Analysts have varying opinions about whether Google’s Webstore is a failure in the wake of Verizon and Sprint’s decisions to nix the Google Nexus One smartphone on their respective networks.
Sprint reignited the theme May 10 when it confirmed it would not support the Android 2.1-based Nexus One on its network. The company told eWEEK it wanted to concentrate its efforts on selling the Android 2.1 HTC EVO 4G this summer.
Sprint’s move came two weeks after Verizon Wireless decided it would nudge aside the Nexus One and instead market the HTC Droid Incredible, a device that boasts the same Android 2.1 OS and Qualcomm 1 GHz Snapdragon processor.
But that was before Verizon and Sprint reneged on the pledges to support the device. Now the prevailing water cooler debate is whether or not the Nexus One and Google’s Webstore, as the smartphone’s sole delivery channel, are failures.
Some experts see the device and its delivery model as casualties of carriers’ reluctance to support a device they can’t sell through their own retail channels. Verizon and Sprint, in effect, thwarted Google’s plans to disrupt the classic carrier distribution model.
Others, such as IDC analyst Ramon Llamas, don’t see Google’s Webstore as a failure because it’s not the end goal where Android is concerned.
“Take a look at other companies who went that route (HP for instance), and you’ll see that Google did a great job selling Nexus One units. Did it sell millions of units? No, but it did better than other companies. And, it outlined a route to include carriers eventually.
Google CFO Patrick Pichette said the Nexus One was profitable. Analysts said Google sold 200,000 to 300,000 units of the device, or a fraction of the 1 million-plus Motorola Droid units Verizon sold.
“What consumers want is not to just see the device and learn about it. They also want to experience the device, and that is where carrier/consumer electronics stores/branded stores (think Apple) are vital to selling more units,” Llamas added. “Makes you wonder what would have happened if Google had its own retail stores. Besides, selling millions of units was not Google’s end game. It was to help champion the Android platform and experience.”
Independent analyst Jack Gold echoed Llamas’ thoughts, noting that the average life of a phone is only about 9 to 12 months anyway and the Nexus One is getting up there.
Not Everyone Gives Google a Pass
“I don’t think Google ever really wanted (or needed) to sell millions of phones. For them it was about getting an early kick start to the market and they did that by selling a couple hundred thousand. I think they would be happy to have HTC and Moto carry the ball and get Android phones out there in big numbers.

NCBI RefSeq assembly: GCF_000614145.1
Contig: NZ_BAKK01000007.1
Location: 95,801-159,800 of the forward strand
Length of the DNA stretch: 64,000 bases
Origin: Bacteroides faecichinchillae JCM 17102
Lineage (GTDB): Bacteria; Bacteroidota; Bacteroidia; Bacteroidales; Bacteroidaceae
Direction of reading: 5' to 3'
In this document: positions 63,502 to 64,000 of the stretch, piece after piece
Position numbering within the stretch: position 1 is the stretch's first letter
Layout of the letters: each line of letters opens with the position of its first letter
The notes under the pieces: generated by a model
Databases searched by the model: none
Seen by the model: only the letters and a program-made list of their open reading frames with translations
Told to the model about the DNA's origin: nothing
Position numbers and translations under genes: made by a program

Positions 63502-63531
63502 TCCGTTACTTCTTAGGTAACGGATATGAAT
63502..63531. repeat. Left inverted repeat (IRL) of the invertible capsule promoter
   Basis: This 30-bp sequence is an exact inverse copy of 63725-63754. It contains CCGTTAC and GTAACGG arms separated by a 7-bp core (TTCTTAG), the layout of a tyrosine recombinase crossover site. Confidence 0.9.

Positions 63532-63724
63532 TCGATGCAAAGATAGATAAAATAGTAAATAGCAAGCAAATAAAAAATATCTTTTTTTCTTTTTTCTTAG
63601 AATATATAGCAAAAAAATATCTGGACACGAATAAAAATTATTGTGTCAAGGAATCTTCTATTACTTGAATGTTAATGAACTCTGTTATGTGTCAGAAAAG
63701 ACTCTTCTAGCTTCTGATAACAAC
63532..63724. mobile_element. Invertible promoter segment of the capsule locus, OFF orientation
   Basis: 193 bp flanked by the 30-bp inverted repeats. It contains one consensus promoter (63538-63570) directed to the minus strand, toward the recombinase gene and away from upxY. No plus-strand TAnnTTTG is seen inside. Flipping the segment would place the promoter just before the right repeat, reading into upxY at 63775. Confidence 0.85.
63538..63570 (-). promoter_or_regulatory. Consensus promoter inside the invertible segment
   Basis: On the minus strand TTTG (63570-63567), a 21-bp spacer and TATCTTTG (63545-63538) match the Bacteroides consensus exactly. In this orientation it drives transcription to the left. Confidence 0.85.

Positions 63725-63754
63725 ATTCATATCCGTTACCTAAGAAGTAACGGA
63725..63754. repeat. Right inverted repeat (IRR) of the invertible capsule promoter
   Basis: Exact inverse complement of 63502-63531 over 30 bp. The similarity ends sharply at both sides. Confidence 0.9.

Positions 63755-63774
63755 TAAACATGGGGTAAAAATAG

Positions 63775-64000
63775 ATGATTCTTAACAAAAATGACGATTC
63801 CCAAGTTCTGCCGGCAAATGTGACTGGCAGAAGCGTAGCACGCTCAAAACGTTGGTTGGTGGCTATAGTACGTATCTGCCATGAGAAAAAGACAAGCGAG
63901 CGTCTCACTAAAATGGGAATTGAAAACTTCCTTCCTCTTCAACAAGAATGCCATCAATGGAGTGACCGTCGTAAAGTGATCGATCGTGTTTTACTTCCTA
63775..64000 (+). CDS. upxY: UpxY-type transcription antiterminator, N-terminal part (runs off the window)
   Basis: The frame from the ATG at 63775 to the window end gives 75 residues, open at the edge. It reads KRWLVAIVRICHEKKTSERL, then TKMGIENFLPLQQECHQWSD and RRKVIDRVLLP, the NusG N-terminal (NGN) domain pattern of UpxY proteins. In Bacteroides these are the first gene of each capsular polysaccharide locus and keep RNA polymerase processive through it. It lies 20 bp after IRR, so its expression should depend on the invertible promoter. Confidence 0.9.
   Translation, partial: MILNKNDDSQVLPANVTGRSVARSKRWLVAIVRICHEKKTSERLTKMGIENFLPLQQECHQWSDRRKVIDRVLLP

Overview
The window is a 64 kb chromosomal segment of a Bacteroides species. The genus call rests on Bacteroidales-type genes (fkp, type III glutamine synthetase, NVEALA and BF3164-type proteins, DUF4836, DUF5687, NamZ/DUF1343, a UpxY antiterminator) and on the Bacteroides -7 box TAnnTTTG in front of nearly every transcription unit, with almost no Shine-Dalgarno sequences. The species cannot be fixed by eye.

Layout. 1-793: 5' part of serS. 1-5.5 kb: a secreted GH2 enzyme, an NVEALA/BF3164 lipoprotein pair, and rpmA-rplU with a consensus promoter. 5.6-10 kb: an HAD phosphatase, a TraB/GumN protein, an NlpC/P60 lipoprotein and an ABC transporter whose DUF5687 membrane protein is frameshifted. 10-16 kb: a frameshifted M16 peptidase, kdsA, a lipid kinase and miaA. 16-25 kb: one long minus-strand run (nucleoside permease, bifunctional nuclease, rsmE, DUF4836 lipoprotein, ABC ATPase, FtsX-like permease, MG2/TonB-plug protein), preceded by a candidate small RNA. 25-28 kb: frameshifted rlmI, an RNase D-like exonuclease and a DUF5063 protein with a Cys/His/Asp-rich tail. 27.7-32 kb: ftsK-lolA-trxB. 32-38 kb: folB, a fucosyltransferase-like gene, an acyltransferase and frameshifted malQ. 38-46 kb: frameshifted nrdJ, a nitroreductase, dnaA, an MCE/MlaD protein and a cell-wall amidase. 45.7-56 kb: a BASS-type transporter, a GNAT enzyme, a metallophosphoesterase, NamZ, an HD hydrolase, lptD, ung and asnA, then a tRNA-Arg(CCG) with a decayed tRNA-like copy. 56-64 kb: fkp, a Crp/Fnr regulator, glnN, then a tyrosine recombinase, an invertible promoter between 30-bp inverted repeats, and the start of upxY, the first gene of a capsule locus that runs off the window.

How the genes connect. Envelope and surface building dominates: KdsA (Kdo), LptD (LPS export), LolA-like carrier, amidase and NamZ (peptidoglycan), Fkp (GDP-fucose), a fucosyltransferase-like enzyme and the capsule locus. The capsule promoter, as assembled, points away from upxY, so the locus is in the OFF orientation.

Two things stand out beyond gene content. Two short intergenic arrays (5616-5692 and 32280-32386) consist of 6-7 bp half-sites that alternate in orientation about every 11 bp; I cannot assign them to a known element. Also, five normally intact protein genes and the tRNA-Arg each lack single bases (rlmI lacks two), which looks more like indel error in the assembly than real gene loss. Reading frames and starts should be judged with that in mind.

“Also, remember that most carriers want a customized version of phones with their own app load and modified UI, and Nexus One did not offer that. HTC will provide that for the carriers, as it has done often before.”
Not everyone agrees with Gold and Llamas. Forrester Research analyst Charles Golvin said Google’s retail phone effort is indeed a failure to date, noting that consumers in the United States just aren’t ready to buy phones sight unseen.
“I think [Google] had two purposes – to begin to alter the retail model for phones, and to provide an exemplar of what Android could do. I don’t think U.S. consumers are ready for the retail change (though things are indeed changing with the expanding prepaid market), and other devices like the Incredible are eclipsing what the Nexus One can do.”
Golvin also noted Google did little-to-no advertising of the product, which was a large contributor to the device’s lack of uptake.
In that light, it’s fair to ask why Google would think carriers would support an Android device whose sale it can’t control when it can just contract to have phone makers build phones on the open-source platform.
Golvin said Verizon and Sprint simply want to test the waters of alternate retail channels, and any sales that result in contract renewals or acquisitions are a bonus.
“Verizon Wireless definitely plans on having Android be a big part of its strategy, but also wants to control the ecosystem,” Llamas said. “Same story with Sprint, In the case of T-Mobile, it supports the Nexus One, perhaps due to the revenue data potential, and that users might be interested in other Android phones (MyTouch 3G, G1, etc.).”
Despite his reluctance to deem the Webstore and Nexus One failures, Llamas expected more from Google’s new initiative.
“What I was looking forward to was how Google would have been able to control its own destiny as owner of hardware and software similar to RIM and Apple,” Llamas said. “Those two companies have been successful in launching devices and updating software, while building their respective brands.”
While both feature the same operating system as the Nexus One, the devices boast other perks and features that make it a step up from the device they are replacing on the Verizon and Sprint networks.